Tom OK so we have these two opposing forces: The regulators are incompetent or at the least out foxed at every turn by their regulatees and the bankers can’t and won’t regulate themselves ( please see John Mack’s comment ” we can’t control ourselves” basically pleading for more regulation – at the November 2009 Vanity Fair panel on financial crisis). So who provides the adult supervision?

  6. jsc173

    You’re spot on. All regulators got pushed back for years by bankers whose line was “we haven’t suffered a loss in years.” Regulators were beyond incompetent in trying to understand the risk that banks were taking, especially in the mortgage banking area, where losses come years after loans are made. Only after the losses started to come in did they begin to take action, 3-4 years too late.

  7. George Stevens

    Actually, this guy should share the Oscar for inpersonating an effective regulator with Mary Shapiro of the SEC who came from Finra where her inept enforcers let Bernie Madoff go unnoticed for nearly 40 years as a classic Ponzi scheme. Let’s also not forget that Queen Mary let toothless Bear and Lehman jack up their leverage to 50 times their equity so even a small loss would bring down the entire empire. Where was Queen Mary when Stanley “Kingfish” O’Neal ran Mother Merrill into the ground? The best regul;ator story I’ve ever heard was when an examiner found that a brokerage firm was selling bonds of bankrupt companies to their clients. The broker explained that these were all accreditted investors and highly sophisticated and one of them was considered to be the next Warren Buffett. Without missing a beat, the examiner asked, Who is Warren Buffett?

  8. CK

    Right on brother. 2 Questions – Who was Dugan reporting to? Synovus?

  9. sarwor

    Tom, you are soooo correct. Unfortunately, the only sensible/responsive/empowered corner that could routinely prevent catastrophic actions on behalf of over-paid AND over-incented management are shareholders and their CEO-owned Directors. Until each group figures out for whom they SHOULD be working for, history will simply repeat itself.

  10. ACEMAN

    Y’all are so forgiving of the Bastards who gave us the economics of greed, who regulated the greed and who did not push back on the greed because they were part of the gangster mentality that contributed to the go for broke banking economics. It was good for business and especially the small regional banks and major banks in Northern California to create a book of real estate. For example not a day passed when we weren’t offerred “zero-down deals” or “take down deals” with little or no financing. As a small hedge fund it was always tempting to create a book of real estate as an asset class and thus resell the assets. From the banks to us it was really a gigantic Ponzi scheme and if we could see it then clearly so could the regulators. In fact they did as I spoke to several regulators to verify the lending “requirements” who all said it was as easy as taking candy from a baby. They are still regulating and bank examening to this day, but laying low, so to speak. It was corruption, but mostly greed, that motivated the bankers and the regulators some of whom created their own outside businesses to pass on the dirty real estate assets. So you tell me how can you clean this up when you have the very same people still in their jobs who made many millions each of personal profit by turning their heads and rubber stamping mortgage applications. And it was the same thing with the bank regulators who in their spare time were re-packaging REO loans with zero down mortgages. How can you trust them today, they’re the same folks who gave us the economics of greed and yet we now call it the economics of recovery!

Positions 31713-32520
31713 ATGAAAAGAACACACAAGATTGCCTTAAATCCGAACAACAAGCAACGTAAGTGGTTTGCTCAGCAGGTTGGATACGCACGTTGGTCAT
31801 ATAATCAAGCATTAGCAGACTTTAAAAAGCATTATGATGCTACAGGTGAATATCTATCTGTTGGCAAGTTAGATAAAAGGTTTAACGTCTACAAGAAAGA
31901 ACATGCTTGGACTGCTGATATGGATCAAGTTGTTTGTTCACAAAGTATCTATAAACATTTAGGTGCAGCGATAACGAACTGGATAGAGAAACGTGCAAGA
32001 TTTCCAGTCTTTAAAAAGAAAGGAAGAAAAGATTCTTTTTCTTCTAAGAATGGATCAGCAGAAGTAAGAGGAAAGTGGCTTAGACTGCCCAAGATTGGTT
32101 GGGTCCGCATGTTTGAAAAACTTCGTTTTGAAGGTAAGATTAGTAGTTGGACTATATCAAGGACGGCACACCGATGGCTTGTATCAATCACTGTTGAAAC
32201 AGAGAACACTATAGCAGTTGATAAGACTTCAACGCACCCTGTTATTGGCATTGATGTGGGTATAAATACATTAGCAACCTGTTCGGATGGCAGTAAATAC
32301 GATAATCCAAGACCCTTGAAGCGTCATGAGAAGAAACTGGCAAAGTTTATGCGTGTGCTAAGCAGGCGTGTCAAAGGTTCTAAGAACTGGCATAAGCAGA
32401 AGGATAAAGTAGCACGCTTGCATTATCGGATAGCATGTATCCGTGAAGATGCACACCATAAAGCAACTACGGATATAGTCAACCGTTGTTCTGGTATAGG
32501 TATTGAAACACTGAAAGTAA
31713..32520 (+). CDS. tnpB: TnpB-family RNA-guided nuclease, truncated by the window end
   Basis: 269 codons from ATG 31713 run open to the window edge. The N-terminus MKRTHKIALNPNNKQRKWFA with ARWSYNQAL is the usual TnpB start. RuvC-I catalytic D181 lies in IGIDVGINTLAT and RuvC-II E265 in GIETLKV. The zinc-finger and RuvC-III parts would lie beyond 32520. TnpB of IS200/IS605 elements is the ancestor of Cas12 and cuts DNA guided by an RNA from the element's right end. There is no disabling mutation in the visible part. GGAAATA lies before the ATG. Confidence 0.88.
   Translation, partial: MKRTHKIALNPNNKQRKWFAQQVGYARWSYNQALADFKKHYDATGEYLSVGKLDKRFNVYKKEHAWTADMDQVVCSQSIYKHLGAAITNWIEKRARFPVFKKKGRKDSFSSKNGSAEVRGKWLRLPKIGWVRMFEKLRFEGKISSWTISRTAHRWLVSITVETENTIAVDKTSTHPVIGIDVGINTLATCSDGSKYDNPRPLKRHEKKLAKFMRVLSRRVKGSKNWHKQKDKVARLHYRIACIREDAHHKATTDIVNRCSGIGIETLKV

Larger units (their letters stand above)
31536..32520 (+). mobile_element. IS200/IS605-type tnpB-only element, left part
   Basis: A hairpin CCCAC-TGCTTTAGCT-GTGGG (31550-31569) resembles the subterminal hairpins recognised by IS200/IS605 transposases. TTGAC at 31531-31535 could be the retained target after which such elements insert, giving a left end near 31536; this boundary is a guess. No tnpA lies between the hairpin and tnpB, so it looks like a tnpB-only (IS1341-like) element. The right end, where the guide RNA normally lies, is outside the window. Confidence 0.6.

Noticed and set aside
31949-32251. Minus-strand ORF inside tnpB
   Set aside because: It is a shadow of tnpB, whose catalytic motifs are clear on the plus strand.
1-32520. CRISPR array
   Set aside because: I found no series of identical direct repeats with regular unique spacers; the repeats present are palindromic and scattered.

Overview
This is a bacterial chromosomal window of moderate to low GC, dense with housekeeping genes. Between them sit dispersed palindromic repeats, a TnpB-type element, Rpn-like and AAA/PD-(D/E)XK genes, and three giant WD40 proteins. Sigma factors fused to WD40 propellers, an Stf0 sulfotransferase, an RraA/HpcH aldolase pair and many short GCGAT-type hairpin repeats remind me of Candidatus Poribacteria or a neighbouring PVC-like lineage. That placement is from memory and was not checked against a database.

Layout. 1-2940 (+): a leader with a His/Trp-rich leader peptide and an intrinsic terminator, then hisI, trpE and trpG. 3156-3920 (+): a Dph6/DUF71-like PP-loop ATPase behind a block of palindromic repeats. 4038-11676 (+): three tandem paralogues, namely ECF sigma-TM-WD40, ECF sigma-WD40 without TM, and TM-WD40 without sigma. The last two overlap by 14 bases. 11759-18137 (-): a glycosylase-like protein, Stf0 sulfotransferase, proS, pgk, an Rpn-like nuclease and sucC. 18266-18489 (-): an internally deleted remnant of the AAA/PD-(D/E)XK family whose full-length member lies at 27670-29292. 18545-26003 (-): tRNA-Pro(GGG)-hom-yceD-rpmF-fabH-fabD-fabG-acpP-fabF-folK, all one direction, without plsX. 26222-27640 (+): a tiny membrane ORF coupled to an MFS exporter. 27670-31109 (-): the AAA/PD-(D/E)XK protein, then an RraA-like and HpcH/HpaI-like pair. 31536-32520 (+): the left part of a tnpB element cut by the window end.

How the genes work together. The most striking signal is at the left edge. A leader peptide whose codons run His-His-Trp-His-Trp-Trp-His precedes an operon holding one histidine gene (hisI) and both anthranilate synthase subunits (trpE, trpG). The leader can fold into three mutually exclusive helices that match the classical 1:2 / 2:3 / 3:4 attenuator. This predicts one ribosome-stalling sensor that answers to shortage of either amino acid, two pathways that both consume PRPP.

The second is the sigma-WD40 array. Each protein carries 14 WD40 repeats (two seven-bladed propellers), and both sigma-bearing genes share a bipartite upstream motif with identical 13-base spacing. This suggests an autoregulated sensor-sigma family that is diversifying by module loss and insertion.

11. consultant

    I am tired of people blaming Wall Street for being greedy and for bankers going after short term profits or even fooling consumers into bad loans. That’s their job. I hate to say it, but I expect Wall Street to be greedy and I expect bankers to go after short term profits. Unless we can devise a compensation plan with multi year claw backs (good luck with that! How will you claw back bonuses already spent?), the notion that the system will self regulate is naive.

    We do need regulation…maybe even more than we had. But to Tom’s point, if we dont have QUALITY regulators (in terms of the human capital) then no matter how much regulatory weaponry you put in their hands they wont be able to prevent the next crisis. As a matter of fact all they will do is abuse this power and be overzealous.

    For me the real question is how do we get “stars” to seek careers in regulatory agencies. Should we maybe pay them more? Train them differently? Recruit them differently? I am not suggesting there is an easy answer, but there must be an answer. For me it’s the only answer. (and while we’re at it, the same issue exists with rating agencies)

  12. consultant

    I am tired of people blaming Wall Street for being greedy and for bankers going after short term profits or even fooling consumers into bad loans. That’s their job. I hate to say it, but I expect Wall Street to be greedy and I expect bankers to go after short term profits. Unless we can devise a compensation plan with multi year claw backs (good luck with that! How will you claw back bonuses already spent?), the notion that the system will self regulate is naive.

    We do need regulation…maybe even more than we had. But to Tom’s point, if we dont have QUALITY regulators (in terms of the human capital) then no matter how much regulatory weaponry you put in their hands they wont be able to prevent the next crisis. As a matter of fact all they will do is abuse this power and be overzealous.

    For me the real question is how do we get “stars” to seek careers in regulatory agencies. Should we maybe pay them more? Train them differently? Recruit them differently? I am not suggesting there is an easy answer, but there must be an answer. For me it’s the only answer. (and while we’re at it, the same issue exists with rating agencies)

  13. Rollfast5

    Totally agree with all of your comments. Just add one thing more. Who is presently training the new regulators being employed by the FDIC? I would guress that the vast number are the bozos who failed to understand the credit issues that were apparent in both the loan portfolios and the mortgage backed securities.

  14. Anonymous

    Bankers sold deregulation to the government. Bankers got deregulated and promptly crashed the whole edifice. Bankers whined for bailouts and mostly got them. Now they’re back to peddling deregulation.
    Now we’re rediscovering just why all that government regulation got enacted back in the Roosevelt times. I guess we have to do this when the last survivors of the Depression cash in their chips.